ANOTHER Michael Franks Album Review? Okay, If You Say So.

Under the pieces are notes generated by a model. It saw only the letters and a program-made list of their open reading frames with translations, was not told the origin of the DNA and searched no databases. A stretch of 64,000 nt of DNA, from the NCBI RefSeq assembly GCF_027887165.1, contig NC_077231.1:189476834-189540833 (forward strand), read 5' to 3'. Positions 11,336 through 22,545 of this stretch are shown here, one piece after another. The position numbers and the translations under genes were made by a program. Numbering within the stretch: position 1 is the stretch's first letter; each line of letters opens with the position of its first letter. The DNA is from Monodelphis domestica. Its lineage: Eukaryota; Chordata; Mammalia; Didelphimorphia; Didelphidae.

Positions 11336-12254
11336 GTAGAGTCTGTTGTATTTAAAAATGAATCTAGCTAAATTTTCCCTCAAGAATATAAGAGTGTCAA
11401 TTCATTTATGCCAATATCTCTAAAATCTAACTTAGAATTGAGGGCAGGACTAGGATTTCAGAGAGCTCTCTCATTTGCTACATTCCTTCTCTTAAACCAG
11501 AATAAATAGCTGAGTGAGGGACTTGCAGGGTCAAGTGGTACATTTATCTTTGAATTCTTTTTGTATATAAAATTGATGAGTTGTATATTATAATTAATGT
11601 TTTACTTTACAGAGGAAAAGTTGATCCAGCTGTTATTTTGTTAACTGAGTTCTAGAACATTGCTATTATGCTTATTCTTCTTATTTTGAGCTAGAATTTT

Slowly but surely, the debauchery of the 70's is catching up with M.F. He hasn't hit rock-bottom yet, but the album opener, "Sanpaku", is one helluva hangover song. He used to chew the root until his brain was fried, chop the line, wake up red-eye from the wine. He can't even remember all the highs he tried! A regretful string-section lies quietly in the brush and Paul Griffin lets loose with a lovely organ solo. An exotic jungle lay-dee takes him by the hand and warns him away from the low life. (F.Y.I.-For better or for worse, Rousseau is one of M.F.'s fave painters and is praised in the sleeve-notes for his "innocent directness". Lock up yer daughters, America.) "When It's Over" is the shortest, sweetest kiss-off you've ever heard: "All those books on your shelf...Did they teach you how to cure yourself? Not even Sigmund Freud can save you from the love you destroyed." Ouch! "Living On The Inside" is a much more tranquil and domestic scene. The tea is from Tibet, Michael plays the scales, and his lady protects the whales. They make love listening to Satie, they paint the rooms, the pumpkins bloom. "We're so francais/With lime & Perrier." Ooh baby baby. Stellar slow jam cast too: Ron Carter, Bucky Pizzarelli, Kenny Barron, and weeping (with joy) string-section. This is just a great getting away from it all jazz-pop album. The emphasis is definitely on the "jazz" too. Beautiful arrangements for brass and the (regretful & weeping) strings. "Tiger In The Rain" is -sigh- a love song to Michael's cat, but it's such a pretty tune with such a strong melody that it more than transcends its precious/homely sentiments. Sick of the zombie trains, and stews and critics that are too acidic, M.F. ends up in Brazil under a banana tree by the end of side one. By side two he's underneath an apple tree (In, hey!, whaddya know, a song called "Underneath The Apple Tree".) shooting up summertime and drinking tea instead of wine. In the nude. Most memorable lines award would have to go to either: "Let's play pin-the-tail-on-the-bunny/Let's play grizzly bear finding honey/Let the lukewarm milk of precaution be spilt-It's full-tilt." OR "When I saw you there in your Danskin/Then the wolf jumped out of the lambskin/And a blush came over your cheeks/In the room filled with freaks". The overlong cliche-riddled "Lifeline" that closes the record is the only dud. The nautical metaphors used to describe a love-affair sink this leaky ship. M.F. doesn't sound at ease on the sea. He's a bossa nova baby at heart and needs to be on the beach to really make his luverly ditties swim.